My readers are pretty good at solving encrypted postcards. However, the two specimens I am going to introduce today look pretty hard to decipher, as the messages are pretty short.
The first question I want to ask today is not about encryption but about the English language. Can somebody explain me what the motif and the text on the following postcard mean?
Does “9.50 per” refer to the hourly wage of the flower sales woman? If so, what does the question mean?
A very short encrypted love message?
I found this postcard on the website of Nick Gessler, a professor at Duke University and crypto collector, whom I have met several times at the Charlotte International Cryptologic Symposium. The next issue of this event will take place in March 2018. I hope, Nick will again bring along a number of his crypto collectibles, like a cast-iron cipher cylinder from the 1920s or a Beyer pocket cryptograph.
Let’s now look at the text side of the postcard:
As we see, the message written on the left side is encrypted. It consists of only five words, which gives us little material to analyse. Can a reader break this cryptogram anyway?
Apparently, the recipient of the card was a Velma Camel living in Hanford, CA, a town between Los Angeles and San Francicso. The stamp contains a date, but it’s hard to read. The sender is unknown, but I’m pretty sure that he was the lover of Velma Camel (about 90 percent of the encrypted postcards I know are love messages written by young men to their spouses).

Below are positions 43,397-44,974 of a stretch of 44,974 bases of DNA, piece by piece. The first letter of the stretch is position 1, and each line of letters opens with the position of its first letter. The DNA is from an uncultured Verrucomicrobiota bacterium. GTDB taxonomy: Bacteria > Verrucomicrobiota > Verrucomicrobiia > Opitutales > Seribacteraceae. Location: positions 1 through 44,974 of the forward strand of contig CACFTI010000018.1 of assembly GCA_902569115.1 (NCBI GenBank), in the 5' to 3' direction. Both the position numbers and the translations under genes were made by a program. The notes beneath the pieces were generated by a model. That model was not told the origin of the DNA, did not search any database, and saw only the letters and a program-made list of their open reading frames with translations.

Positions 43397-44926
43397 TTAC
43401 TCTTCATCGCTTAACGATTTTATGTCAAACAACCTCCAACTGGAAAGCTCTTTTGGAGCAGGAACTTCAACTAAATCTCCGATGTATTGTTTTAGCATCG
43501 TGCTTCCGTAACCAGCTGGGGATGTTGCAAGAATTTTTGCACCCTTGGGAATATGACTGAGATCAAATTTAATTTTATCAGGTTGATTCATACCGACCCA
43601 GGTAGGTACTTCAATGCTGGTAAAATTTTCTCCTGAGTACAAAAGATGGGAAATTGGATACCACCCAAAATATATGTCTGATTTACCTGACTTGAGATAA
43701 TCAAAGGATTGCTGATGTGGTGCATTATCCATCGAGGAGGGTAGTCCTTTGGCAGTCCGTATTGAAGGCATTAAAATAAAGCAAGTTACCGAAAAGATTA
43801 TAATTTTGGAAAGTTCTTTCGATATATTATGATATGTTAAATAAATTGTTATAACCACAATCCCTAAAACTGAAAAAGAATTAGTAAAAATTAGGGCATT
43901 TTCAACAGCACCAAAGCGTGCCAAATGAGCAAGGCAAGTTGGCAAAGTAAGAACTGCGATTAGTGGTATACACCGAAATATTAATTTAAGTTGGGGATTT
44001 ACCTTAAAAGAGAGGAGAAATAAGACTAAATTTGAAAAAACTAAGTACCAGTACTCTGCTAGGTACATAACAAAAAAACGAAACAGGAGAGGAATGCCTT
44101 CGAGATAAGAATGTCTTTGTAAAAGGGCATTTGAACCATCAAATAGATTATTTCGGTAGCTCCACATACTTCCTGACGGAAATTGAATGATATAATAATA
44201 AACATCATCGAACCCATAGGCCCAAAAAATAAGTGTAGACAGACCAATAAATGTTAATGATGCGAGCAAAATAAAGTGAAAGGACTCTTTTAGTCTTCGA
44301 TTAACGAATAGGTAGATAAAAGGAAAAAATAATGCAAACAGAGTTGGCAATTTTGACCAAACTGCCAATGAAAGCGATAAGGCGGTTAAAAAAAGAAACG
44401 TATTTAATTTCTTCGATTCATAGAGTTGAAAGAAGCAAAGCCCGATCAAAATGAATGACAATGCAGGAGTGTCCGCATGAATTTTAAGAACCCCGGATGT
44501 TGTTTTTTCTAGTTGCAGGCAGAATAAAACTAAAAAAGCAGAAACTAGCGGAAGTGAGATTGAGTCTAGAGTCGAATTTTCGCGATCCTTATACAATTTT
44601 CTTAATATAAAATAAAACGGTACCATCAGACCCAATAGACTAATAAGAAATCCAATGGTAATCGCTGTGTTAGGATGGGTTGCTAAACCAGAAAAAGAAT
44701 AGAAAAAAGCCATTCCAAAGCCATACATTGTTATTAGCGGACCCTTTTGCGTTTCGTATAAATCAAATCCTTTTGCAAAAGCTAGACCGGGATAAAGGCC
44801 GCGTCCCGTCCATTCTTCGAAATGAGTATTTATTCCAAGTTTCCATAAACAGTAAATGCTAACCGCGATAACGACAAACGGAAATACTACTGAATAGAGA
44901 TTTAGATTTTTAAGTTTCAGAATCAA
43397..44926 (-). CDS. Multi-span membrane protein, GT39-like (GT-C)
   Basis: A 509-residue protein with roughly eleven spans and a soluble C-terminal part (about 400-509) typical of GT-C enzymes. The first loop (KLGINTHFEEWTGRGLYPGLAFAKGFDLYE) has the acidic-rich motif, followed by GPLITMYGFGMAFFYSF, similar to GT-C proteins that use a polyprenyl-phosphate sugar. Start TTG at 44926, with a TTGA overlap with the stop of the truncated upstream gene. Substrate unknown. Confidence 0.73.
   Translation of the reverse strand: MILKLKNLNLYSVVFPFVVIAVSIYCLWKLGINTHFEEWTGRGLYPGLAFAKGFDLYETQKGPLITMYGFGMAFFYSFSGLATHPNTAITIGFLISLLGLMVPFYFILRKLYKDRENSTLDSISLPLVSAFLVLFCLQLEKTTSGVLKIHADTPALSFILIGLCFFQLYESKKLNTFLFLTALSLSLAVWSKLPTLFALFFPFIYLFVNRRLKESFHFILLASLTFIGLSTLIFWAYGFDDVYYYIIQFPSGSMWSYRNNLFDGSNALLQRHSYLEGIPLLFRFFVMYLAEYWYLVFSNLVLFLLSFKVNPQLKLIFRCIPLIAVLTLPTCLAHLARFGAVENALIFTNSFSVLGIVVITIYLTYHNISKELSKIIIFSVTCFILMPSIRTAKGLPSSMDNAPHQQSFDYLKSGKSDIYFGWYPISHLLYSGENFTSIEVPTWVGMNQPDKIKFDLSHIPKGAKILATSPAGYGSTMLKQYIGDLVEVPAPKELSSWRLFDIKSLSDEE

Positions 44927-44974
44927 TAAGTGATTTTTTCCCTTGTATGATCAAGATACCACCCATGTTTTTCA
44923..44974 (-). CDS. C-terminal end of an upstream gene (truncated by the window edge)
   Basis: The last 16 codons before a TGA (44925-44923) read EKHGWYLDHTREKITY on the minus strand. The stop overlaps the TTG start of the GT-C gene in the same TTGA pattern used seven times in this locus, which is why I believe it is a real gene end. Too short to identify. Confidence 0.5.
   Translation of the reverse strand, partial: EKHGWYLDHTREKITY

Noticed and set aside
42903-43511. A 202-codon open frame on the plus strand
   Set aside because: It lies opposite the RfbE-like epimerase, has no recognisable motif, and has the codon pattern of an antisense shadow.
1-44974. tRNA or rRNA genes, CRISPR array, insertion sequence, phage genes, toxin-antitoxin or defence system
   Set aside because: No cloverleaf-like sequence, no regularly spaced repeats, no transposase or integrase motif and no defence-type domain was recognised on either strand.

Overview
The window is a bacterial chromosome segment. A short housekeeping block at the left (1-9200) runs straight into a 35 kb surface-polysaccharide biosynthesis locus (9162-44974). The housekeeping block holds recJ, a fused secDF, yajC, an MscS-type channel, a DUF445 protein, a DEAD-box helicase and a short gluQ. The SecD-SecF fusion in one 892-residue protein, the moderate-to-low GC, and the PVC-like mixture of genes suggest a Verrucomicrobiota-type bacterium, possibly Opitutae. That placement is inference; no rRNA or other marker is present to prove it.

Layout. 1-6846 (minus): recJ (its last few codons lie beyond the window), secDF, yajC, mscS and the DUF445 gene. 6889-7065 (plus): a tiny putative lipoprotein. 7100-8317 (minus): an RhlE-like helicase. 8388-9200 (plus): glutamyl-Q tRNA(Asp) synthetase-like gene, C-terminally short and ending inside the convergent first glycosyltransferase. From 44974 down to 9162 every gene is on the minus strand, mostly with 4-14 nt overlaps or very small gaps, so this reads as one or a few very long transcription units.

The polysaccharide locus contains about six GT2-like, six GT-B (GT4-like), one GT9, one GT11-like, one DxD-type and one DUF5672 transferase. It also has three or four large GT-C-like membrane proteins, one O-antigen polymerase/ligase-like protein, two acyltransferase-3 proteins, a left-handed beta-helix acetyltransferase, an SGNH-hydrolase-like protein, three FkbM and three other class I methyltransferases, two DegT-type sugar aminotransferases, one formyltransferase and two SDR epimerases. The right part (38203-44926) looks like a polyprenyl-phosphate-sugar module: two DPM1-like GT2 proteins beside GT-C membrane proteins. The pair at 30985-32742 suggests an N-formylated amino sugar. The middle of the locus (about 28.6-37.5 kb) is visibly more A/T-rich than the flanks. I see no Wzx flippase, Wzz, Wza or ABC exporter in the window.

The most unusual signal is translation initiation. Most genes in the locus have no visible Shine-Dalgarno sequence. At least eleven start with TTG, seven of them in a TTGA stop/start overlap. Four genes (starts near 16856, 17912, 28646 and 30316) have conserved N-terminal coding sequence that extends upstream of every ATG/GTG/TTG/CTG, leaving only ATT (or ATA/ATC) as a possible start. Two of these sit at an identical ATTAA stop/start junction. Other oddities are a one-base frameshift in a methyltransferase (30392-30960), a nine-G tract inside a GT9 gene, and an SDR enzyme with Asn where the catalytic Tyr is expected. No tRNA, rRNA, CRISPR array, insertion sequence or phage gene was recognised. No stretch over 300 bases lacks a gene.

To my surprise, the word “Germany” can be read in the left lower corner. The word “Serie” (series) is German, too. Does this mean that this postcard was produced in Germany, although the motif is English?
Another short message
There’s another short cryptogram I found online when googling for encrypted postcards. Here it is:
This scan stems from the The British Postal Museum & Archive blog. According to the blog post, the postcard and its solution are explained in a podcast episode. However, the link to this podcast is dead.
Can a reader solve this ciphertext, although only an excerpt is available?
Further reading: Who can solve this encrypted postcard from Christmas 1906?